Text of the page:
Spanish Voyages of Discovery

By Washington Irving | Go to book overview

ties, the Bachelor Martin Fernandez de Enciso, who had made two thousand castillanos by his pleading;* for it would appear that the spirit of litigation was one of the first fruits of civilized life transplanted to the New World, and flourished surprisingly among the Spanish colonists.

Alonzo de Ojeda became acquainted with the Bachelor, and finding him to be of a restless and speculative character, soon succeeded in inspiring him with a contempt for the dull but secure and profitable routine of his office in San Domingo, and imbuing him with his own passion for adventure. Above all, lie dazzled him with the offer to make him Alcalde Mayor, or chief judge of the provincial government he was about to establish in the wilderness.

In an evil hour the aspiring Bachelor yielded to the temptation, and agreed to invest all his money in the enterprise. It was agreed that Ojeda should depart with the armament which had arrived from Spain, while the Bachelor should remain at Hispaniola to beat up for recruits and provide supplies; with these he was to embark in a ship purchased by himself, and proceed to join his high-mettled friend at the seat of his intended colony. Two rival governors, so well matched as Ojeda and Nicuesa, and both possessed of swelling spirits, pent up in small but active bodies, could not remain long in a little place like San Domingo without some collision. The island of Jamaica, which had been assigned to them in common, furnished the first ground of contention; the province of Darien furnished another, each pretending to include it within the limits of his jurisdiction. Their disputes on these points ran so high that the whole place resounded with them. In talking, however, Nicuesa had the advantage; having been brought up in the court, he was more polished and ceremonious, had greater self-command, and probably perplexed his rival governor in argument. Ojeda was no great casuist, but he was an excellent swordsman, and always ready to fight his way through any question of right or dignity which he could not clearly argue with the tongue; so he proposed to settle the dispute by single combat. Nicuesa, though equally brave, was more a man of the world, and saw the folly of such arbitrament. Secretly smiling at the heat of his antagonist, he proposed, as a preliminary to the duel, and to furnish something worth fighting for, that each should deposit five thouU=00AD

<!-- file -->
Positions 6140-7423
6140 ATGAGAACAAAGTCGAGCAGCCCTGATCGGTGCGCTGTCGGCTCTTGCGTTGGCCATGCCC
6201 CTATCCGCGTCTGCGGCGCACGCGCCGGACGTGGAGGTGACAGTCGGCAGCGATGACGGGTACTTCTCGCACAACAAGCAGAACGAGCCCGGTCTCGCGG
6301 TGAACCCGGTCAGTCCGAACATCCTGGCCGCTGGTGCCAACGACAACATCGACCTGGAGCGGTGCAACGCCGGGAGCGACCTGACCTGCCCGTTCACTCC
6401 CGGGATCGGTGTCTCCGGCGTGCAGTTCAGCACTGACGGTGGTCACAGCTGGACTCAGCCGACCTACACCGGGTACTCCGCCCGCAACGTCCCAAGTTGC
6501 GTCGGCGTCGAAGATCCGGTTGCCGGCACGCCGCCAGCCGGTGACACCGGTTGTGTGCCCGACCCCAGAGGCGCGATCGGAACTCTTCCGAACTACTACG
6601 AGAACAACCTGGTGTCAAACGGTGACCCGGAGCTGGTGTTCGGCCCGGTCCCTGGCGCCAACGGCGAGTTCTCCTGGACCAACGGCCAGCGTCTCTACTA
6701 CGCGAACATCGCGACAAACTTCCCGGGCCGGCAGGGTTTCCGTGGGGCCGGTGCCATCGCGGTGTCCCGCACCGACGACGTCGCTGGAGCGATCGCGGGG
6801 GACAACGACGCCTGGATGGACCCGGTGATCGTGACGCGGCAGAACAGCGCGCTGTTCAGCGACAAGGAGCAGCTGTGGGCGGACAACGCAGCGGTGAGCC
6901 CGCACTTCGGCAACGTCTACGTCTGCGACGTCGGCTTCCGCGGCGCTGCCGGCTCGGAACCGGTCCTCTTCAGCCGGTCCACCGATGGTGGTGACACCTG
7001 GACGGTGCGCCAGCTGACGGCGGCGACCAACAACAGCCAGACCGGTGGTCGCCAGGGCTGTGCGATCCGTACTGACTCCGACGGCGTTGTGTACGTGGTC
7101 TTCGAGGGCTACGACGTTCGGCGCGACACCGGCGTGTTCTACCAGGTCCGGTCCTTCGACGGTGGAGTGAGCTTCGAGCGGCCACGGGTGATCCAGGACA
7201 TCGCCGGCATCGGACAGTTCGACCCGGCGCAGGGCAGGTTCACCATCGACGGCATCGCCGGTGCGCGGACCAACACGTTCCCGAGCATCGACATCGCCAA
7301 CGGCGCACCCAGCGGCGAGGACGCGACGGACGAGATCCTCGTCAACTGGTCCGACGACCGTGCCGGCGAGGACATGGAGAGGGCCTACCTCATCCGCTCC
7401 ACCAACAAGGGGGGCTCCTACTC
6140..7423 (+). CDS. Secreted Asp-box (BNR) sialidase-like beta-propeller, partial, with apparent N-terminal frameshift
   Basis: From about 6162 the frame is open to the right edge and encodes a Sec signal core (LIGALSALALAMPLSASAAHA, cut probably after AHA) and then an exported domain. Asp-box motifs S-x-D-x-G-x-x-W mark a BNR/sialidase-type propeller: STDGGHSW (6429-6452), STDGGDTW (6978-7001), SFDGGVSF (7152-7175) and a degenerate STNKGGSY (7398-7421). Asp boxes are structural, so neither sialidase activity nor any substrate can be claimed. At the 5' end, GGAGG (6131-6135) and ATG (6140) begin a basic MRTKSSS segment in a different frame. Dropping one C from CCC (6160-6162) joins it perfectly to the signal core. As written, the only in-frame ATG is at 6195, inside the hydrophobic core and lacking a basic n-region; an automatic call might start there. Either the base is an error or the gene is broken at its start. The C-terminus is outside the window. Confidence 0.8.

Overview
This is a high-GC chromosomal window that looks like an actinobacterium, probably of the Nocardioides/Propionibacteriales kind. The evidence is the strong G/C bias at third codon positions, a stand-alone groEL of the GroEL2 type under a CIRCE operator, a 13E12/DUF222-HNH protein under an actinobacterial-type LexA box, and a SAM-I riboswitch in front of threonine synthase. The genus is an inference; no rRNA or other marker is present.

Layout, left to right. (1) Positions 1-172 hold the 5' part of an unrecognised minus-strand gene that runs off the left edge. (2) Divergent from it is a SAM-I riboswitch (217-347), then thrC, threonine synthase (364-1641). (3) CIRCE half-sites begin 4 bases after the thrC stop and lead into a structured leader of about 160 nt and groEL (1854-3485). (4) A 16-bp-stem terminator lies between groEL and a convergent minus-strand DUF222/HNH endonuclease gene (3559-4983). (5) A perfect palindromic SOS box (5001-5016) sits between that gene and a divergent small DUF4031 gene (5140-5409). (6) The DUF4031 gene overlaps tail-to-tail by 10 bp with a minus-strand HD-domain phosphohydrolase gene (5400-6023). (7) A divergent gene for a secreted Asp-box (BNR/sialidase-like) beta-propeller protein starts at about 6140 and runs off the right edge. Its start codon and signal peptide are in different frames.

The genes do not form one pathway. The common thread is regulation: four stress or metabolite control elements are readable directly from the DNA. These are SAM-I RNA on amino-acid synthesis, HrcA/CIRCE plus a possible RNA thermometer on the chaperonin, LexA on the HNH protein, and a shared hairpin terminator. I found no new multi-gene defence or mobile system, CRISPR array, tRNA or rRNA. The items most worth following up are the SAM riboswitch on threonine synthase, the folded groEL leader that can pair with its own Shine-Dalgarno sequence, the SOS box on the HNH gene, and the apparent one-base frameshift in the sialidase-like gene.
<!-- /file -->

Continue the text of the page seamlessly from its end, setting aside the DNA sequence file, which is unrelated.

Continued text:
____________________
Equivalent to 10,650 dollars of the present day.

-45-

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